Review by Tulis McCall
8 Aug 2011
This is August, the season of hard-to-get restaurant reservations, our own Fringe Festival, and little gems tucked away in small theatres.
Such a gem is Pillow Book. This is a play that will keep you hooked from start to finish. You may not always know where you stand or in what direction you are moving, but you will never lose interest.
Firework Theater (formerly Kids With Guns) has given Anna Moench a wonderful staging of her fascinating play. The main reason for this is the three exceptional actors who make this play take off into the stratosphere. Eric Bryan (John), Julie Fitzpatrick (Deb) and Vanessa Wasche (Deborah) crackle with skill and vitality.
The Pillow Book is actually a descendant of other Pillow Books that were written in Japan. This little factoid would have been helpful to know – even though I never read anything about a play before I see it – because this play is a series of small scenes interspersed with lists. The original Pillow Books were called such because they were kept beside a woman’s pillow. In it were lists and notes about life at court hundreds of years ago in Japan.
Moench’s lists are touching, intimate and revealing and each comes with a series of surprising multiple answers: things I don’t want to do (kill someone…); people who seem enviable (boring people who want boring things from life….); tests with terrifying names (SAT…). The lists are woven into the lives of John and Deb and John and Deborah. Does that sound confusing? Good. Because it is! Moench gives no signals when she changes direction, and were it not for these actors one could easily get bumped off the truck. What we eventually understand is that John and Deb are married and in the child producing chapter. Will they? They do. How does it turn out? And John and Deborah keep bumping into one another on different continents where they share, among other things) broken limbs and African insects. It is the same John (I think) but Deborah transforms into different people. Oh - they are also a married couple for a few moments. Flow charts anyone?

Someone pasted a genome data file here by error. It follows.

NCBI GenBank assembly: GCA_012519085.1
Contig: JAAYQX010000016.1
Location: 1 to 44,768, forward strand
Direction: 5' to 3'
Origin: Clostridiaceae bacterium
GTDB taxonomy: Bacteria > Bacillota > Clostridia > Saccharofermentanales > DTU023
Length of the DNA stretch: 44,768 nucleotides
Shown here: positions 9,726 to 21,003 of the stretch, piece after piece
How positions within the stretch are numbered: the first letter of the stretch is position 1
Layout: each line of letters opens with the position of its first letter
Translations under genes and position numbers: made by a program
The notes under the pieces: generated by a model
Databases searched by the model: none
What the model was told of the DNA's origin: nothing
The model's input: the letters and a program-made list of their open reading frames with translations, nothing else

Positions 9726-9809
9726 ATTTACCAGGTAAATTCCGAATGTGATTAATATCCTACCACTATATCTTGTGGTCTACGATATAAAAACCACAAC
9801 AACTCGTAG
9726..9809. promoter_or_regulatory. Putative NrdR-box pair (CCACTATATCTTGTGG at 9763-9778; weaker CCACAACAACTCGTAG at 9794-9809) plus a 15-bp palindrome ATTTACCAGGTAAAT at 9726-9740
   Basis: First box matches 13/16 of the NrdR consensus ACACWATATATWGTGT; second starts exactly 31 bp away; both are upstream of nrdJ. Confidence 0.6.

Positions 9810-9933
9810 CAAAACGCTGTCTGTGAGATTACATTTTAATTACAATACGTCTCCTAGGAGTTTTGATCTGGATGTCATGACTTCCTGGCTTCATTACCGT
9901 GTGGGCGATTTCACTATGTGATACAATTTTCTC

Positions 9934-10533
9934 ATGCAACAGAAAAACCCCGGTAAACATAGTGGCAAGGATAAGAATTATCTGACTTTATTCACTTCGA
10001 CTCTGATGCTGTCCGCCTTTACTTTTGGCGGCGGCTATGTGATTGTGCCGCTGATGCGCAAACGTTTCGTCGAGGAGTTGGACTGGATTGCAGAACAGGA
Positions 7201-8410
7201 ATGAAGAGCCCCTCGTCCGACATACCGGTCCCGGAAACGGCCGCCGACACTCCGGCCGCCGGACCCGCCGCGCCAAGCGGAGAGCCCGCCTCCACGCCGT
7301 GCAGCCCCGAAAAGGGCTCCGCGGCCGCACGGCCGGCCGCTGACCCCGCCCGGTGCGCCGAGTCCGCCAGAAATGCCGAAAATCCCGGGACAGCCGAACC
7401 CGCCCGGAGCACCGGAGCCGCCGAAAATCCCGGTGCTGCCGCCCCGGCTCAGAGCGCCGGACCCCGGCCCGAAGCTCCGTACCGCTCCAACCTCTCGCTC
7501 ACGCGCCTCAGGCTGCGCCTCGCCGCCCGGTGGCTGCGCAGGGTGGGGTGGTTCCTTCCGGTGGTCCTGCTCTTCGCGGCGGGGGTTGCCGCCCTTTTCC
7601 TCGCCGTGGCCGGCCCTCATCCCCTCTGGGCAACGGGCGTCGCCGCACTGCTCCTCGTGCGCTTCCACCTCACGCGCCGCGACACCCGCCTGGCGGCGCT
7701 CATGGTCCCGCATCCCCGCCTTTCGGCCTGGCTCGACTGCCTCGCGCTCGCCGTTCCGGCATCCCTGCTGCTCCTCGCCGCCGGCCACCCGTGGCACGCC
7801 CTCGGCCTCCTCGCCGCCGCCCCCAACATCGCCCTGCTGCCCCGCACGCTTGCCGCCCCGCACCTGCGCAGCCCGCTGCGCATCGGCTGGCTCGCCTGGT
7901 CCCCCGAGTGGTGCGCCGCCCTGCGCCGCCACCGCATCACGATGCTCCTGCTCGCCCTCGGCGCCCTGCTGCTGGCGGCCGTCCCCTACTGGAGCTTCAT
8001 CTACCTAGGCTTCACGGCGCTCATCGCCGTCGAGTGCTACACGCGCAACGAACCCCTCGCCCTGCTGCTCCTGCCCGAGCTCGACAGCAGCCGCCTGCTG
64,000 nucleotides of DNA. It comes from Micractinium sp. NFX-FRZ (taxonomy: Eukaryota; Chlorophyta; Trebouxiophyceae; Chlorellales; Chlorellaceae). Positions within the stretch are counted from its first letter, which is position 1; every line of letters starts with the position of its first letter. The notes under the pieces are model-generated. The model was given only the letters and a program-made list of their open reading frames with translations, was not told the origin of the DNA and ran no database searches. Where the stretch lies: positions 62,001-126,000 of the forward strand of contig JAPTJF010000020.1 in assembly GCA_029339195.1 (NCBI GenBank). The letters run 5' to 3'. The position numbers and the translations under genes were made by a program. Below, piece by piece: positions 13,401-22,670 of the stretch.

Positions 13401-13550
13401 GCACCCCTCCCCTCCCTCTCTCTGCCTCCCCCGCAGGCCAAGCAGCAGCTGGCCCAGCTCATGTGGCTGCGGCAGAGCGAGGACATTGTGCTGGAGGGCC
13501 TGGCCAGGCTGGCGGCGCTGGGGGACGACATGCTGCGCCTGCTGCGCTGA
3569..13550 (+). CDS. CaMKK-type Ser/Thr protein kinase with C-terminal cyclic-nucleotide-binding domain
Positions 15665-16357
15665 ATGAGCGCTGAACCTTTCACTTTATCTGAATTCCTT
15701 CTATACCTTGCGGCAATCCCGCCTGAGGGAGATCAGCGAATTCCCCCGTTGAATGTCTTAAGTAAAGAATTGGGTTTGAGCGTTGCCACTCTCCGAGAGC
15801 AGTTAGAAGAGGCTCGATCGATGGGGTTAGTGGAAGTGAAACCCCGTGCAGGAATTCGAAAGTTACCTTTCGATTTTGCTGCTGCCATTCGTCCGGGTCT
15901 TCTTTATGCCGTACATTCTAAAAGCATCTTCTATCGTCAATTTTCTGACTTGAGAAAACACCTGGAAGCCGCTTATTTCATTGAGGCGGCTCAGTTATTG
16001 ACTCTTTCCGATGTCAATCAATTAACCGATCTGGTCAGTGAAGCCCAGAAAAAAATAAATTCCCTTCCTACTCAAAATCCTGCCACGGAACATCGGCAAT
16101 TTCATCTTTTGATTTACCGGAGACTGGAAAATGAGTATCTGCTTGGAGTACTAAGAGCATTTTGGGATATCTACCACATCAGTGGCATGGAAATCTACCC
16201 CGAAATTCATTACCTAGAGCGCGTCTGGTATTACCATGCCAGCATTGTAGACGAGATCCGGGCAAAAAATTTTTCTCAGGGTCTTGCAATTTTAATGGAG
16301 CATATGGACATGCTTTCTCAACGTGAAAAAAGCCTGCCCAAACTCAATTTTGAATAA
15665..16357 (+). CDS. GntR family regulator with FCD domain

There is something a little dangerous and thrilling about this kind of writing. Moench dares to fly in any direction she can imagine and swoops by to see if we would like a lift. In adding the pillows – literally – to this series of scenes she does not do herself any favors. We seek meaning where there is none. And the addition of the history of the Pillow Book further confounds the situation.
Left on its own, this play does enough to pull you in, make you pay attention, and leave you off balance as the lights come up. David Chapman’s direction is clean and precise. The actors are a joy to watch. It’s a complete package, and we just don’t need a bunch of pillows to clutter up the space.
I’m just sayin’.
"Moench (playwright) turns it into a hodgepodge of nonsensically related scenes. Her writing is witty and fresh, but it's hard to appreciate the insightful dialogue when the play is so impossible to follow."
Suzy Evans for Back Stage
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